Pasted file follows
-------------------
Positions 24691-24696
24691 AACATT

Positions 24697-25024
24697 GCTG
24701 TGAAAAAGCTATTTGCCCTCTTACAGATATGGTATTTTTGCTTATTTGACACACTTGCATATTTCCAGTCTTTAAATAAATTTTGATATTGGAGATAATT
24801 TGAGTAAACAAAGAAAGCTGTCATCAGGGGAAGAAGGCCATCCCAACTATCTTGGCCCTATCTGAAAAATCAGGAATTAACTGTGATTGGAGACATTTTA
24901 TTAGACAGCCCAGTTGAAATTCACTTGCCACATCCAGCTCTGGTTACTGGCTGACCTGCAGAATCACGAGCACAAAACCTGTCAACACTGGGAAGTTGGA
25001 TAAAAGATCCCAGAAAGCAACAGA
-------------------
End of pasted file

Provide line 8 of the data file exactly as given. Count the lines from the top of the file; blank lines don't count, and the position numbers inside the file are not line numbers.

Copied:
25001 TAAAAGATCCCAGAAAGCAACAGA